First, a must-read for Catholic creatives: an exploration of the nature of creativity in the baptized mind and soul and of what it means for an artist to work within Catholic tradition(s): “Catholics cannot help but be Medieval-modern hybrids to varying tragedies and successes, often simultaneously. . . . Yet, this makes us, perhaps oddly, more responsible for our traditions of art because we must be more aware of them; it also makes us, not so oddly, tempted to retreat to what is familiar and to remain there. As if the art of the past were never bad, or weird, or failed.” The piece is from the recent series on Catholic imagination in the Church Life journal of Notre Dame: very much worth exploring.
We haven’t all seen the film, so the Dappled Things editorial board neither endorses nor contests the claims made about it here, but at least we enjoyed the revival of the perennial Book-versus-Movie debate in this Crisis piece on Branagh’s iteration of Christie’s well-known mystery Murder on the Orient Express.
Also in film review, Francine Prose discovers shades of Flannery O’Connor haunting the recent release Three Billboards Outside Ebbing, Missouri: “and not only because, like her fiction, it is set in the rural South and leavens a deep seriousness with broad and often grotesque humor: a horrific and hilarious scene in a dentist’s office recalls precisely how O’Connor allows her characters to reach the boiling point—and boil over. McDonagh shares many of O’Connor’s preoccupations: obsession, fanaticism, eccentricity, violence, physical deformity, the lifelong legacy of guilt that can result from a family conflict, and the unexpected, even shocking ways in which the faithless can stumble upon redemption. Like O’Connor, he denies his characters an easy entry into a state of grace. McDonagh prefers to suggest the possibility of grace, and he makes it clear, as O’Connor does, that salvation, even partial salvation, requires thought, work, and struggle.”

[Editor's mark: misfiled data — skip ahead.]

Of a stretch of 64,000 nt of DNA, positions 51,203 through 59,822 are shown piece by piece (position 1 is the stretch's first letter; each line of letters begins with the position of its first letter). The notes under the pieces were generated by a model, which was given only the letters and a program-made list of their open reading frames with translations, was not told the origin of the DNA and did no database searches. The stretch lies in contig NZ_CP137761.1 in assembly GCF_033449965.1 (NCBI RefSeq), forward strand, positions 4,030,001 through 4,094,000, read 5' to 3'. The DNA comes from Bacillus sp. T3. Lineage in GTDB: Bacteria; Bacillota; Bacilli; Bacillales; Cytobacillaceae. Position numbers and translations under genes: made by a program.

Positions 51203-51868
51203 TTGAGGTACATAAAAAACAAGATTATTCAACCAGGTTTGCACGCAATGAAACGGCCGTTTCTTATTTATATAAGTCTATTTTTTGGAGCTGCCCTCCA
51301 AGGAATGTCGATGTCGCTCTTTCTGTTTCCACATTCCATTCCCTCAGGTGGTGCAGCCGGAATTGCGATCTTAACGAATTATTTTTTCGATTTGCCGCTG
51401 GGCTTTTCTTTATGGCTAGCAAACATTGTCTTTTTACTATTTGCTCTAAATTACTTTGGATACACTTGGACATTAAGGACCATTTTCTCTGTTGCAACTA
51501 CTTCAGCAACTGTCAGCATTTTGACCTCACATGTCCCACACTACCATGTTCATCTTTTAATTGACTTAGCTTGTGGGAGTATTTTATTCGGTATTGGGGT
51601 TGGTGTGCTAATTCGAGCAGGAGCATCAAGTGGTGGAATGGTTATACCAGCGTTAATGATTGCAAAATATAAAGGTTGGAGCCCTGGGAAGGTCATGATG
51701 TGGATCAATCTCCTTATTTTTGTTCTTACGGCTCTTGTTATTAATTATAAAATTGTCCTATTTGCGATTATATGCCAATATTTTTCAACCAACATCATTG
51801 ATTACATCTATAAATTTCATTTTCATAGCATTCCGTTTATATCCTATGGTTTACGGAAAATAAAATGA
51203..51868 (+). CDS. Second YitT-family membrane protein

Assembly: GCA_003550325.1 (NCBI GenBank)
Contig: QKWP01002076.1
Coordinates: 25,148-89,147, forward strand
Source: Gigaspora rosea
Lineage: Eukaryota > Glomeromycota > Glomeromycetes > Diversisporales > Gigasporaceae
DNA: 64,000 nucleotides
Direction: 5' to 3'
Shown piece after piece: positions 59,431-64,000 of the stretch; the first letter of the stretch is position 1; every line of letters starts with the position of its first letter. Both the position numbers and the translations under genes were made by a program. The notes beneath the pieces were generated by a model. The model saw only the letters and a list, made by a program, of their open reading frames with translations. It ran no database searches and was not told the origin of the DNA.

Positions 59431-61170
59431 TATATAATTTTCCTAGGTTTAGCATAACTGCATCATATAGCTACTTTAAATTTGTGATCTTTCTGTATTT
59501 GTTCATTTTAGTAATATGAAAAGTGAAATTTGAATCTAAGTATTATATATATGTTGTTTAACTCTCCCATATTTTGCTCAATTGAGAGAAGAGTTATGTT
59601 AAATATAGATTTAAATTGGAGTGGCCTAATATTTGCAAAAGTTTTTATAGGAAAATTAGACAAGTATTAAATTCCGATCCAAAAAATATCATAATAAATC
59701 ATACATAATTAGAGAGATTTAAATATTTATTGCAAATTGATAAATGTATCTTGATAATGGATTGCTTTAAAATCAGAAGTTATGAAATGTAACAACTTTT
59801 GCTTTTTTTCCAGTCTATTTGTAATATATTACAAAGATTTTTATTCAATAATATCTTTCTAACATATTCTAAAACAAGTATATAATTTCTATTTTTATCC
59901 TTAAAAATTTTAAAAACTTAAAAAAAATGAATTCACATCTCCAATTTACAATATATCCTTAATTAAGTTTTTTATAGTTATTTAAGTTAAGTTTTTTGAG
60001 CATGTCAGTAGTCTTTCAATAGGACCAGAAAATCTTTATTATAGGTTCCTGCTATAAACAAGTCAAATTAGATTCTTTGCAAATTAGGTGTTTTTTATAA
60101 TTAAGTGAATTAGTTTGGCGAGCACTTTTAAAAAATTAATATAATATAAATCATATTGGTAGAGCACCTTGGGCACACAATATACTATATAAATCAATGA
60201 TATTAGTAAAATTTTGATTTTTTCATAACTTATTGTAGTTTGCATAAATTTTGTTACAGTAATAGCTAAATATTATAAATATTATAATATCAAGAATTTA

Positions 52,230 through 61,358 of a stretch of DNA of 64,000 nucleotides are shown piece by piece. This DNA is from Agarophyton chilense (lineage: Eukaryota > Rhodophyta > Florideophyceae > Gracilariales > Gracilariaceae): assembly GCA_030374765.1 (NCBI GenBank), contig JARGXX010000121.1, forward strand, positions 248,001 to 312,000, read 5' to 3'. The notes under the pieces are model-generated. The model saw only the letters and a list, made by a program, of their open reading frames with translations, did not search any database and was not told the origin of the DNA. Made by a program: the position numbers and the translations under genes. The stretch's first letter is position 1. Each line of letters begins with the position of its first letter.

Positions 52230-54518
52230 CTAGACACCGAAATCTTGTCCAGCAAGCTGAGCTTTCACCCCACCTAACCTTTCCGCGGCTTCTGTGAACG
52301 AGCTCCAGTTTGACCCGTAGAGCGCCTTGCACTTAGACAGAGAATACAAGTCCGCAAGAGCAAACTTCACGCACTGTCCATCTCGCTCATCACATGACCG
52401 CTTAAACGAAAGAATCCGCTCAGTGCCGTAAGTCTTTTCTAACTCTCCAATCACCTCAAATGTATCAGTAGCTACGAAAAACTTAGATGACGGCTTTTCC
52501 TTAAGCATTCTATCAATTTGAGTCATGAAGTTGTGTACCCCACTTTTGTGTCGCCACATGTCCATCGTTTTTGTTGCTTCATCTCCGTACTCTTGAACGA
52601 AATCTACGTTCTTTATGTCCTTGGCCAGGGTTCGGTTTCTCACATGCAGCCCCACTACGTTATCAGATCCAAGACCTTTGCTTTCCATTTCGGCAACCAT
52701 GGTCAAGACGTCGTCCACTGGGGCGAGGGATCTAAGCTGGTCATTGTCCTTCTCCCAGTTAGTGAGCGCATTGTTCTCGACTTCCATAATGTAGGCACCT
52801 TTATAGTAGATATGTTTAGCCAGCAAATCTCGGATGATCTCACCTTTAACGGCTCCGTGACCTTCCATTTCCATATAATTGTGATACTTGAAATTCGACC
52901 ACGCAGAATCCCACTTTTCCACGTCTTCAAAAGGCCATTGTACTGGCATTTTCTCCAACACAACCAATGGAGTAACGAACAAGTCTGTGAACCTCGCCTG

And in time for the first Sunday of Advent, let’s dive into the archives of The Little Oratory author Leila Lawler for inspiration on how, and why, to prepare our homes and hearts for the Christ-child: “Just as a baby takes time to develop in the womb, just as Jesus developed in Mary’s womb, so it takes time for us to experience all these truths, some of which are hidden, just as He was hidden. We need each year, every year, to live through it again. It’s not make believe, any more than we “make believe” in Lent that Jesus hasn’t died on the cross. We are human — this is how we learn.”